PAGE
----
Myths busted II: Yes, that also counts as sexual violence
1. People can consent to sex when they are intoxicated, asleep, under the effect of drugs, in a situation of danger.
As someone cannot verbally or physically affirm their desire to take part in a sexual activity when they are not conscious they (logically) can’t consent. Even if they had consented earlier, or had consented a previous time, they cannot consent in that moment and therefore any sexual contact would be a crime.
2. When someone gets drunk and they are sexually assaulted, it was their fault.
See above. No. Instigating sexual contact, of any kind, with someone who is not able to consent is never ok (and generally illegal). Someone’s decision to get drunk does not change that fact. Alcohol consumption is legal in the United Kingdom, and in most European countries, for anyone over the age of 18, and people have the right to consume or not consume it as they see appropriate. Yet sexual assault and alcohol consumption are two very separate things: one does not negate the other, or excuse it, in anyway.
3. Touching people sexually without their permission, unwanted sexting, publishing their nude or sexual pictures or videos online is not abuse, it’s just banter.
Online abuse has sadly become increasingly common and has nothing to do with fun and innocent banter. It is a violent and vilifying act, and, legally, a crime. Survivors of cyber-abuse often struggle with long-term mental health issues such as depression, anxiety, self-loathing and suicidal thoughts. If ever you survived any of these experiences, you are incredibly brave and resilient, and support is available for you.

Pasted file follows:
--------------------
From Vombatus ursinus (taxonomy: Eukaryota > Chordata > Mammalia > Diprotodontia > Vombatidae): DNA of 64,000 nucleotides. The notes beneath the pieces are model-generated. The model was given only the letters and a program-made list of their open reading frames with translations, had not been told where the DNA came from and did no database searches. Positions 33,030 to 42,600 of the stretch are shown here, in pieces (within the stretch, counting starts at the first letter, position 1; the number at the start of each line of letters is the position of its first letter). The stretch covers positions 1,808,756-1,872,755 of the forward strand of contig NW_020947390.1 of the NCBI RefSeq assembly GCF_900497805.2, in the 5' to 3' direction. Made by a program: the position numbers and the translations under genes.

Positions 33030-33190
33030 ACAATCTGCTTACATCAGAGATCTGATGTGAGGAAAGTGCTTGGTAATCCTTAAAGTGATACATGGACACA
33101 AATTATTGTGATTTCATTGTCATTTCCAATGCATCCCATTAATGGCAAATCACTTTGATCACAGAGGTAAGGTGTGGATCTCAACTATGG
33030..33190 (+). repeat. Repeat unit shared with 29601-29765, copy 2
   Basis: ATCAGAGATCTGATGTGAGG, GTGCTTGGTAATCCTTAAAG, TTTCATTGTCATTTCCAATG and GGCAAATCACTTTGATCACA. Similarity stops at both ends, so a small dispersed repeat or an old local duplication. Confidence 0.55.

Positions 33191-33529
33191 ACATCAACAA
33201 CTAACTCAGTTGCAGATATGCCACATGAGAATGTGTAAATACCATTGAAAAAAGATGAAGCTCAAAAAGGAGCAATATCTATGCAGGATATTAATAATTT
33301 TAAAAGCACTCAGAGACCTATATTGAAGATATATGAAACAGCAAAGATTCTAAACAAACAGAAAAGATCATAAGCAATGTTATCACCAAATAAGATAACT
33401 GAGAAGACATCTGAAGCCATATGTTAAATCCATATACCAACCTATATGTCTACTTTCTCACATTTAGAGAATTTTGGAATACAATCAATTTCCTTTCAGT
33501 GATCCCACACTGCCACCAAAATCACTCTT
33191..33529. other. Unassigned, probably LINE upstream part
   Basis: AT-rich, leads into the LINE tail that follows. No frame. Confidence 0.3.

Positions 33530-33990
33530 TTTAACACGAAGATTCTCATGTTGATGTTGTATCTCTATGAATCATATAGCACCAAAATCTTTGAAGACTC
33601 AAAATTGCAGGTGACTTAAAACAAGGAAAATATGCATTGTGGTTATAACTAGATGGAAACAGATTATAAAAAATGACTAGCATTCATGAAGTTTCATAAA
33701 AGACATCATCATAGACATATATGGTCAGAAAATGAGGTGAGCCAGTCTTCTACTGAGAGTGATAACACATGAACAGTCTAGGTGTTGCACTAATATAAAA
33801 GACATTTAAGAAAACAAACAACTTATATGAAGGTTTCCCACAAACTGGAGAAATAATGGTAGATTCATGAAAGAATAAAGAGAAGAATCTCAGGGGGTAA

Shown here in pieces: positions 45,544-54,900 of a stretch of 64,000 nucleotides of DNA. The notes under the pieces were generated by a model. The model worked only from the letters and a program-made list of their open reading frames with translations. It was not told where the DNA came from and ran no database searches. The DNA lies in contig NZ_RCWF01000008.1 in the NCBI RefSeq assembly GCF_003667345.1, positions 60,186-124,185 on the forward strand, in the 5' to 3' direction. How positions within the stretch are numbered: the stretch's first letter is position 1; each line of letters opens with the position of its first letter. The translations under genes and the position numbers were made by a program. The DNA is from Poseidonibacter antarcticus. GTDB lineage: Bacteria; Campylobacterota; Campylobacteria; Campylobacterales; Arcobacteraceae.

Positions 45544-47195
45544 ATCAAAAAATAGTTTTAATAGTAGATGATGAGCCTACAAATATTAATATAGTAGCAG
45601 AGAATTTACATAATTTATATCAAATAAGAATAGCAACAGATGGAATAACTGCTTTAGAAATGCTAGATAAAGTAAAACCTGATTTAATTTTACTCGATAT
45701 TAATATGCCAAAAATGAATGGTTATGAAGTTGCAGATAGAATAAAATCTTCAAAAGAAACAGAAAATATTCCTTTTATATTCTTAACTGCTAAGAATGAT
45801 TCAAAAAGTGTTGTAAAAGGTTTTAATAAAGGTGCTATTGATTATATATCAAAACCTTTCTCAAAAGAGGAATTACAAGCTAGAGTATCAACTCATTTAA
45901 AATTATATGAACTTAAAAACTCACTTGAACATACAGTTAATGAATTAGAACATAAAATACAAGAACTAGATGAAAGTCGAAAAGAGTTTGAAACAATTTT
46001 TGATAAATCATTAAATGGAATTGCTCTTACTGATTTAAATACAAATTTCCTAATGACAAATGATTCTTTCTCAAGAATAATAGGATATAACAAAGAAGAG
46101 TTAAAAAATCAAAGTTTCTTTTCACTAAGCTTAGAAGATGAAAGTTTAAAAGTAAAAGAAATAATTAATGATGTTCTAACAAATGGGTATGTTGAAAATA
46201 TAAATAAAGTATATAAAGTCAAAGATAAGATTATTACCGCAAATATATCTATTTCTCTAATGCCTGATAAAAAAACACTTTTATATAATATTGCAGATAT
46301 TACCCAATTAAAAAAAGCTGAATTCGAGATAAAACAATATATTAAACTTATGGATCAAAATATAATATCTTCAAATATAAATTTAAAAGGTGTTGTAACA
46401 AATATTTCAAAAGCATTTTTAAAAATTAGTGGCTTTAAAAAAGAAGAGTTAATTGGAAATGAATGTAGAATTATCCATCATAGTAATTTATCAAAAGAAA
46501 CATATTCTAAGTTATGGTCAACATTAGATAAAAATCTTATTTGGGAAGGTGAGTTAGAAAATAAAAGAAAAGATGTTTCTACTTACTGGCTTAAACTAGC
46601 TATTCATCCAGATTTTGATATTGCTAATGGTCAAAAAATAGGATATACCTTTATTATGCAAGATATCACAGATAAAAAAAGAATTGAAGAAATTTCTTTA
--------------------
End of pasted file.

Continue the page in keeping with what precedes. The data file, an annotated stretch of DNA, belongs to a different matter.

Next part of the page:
4. Men cannot be sexually abused.
Unfortunately, people of any gender and sexual orientation can be, and are assaulted and abused. The assumption that ‘true men do not get themselves raped’ is terribly harmful and makes the healing process of those self-identifying men who experienced sexual abuse even more challenging. Abuse is never the abused person’s fault, and gender-based stereotypes truly damage us all.
5. There is no abuse in LGBT+ relationships. Women cannot abuse each other.
Sadly sexual abuse can happen in many different context and self-identifying women can abuse as well as men (even though male violence on women currently counts for a great part of sexual assault cases). This means it is vital to understand and practice consent in any kind of relationship.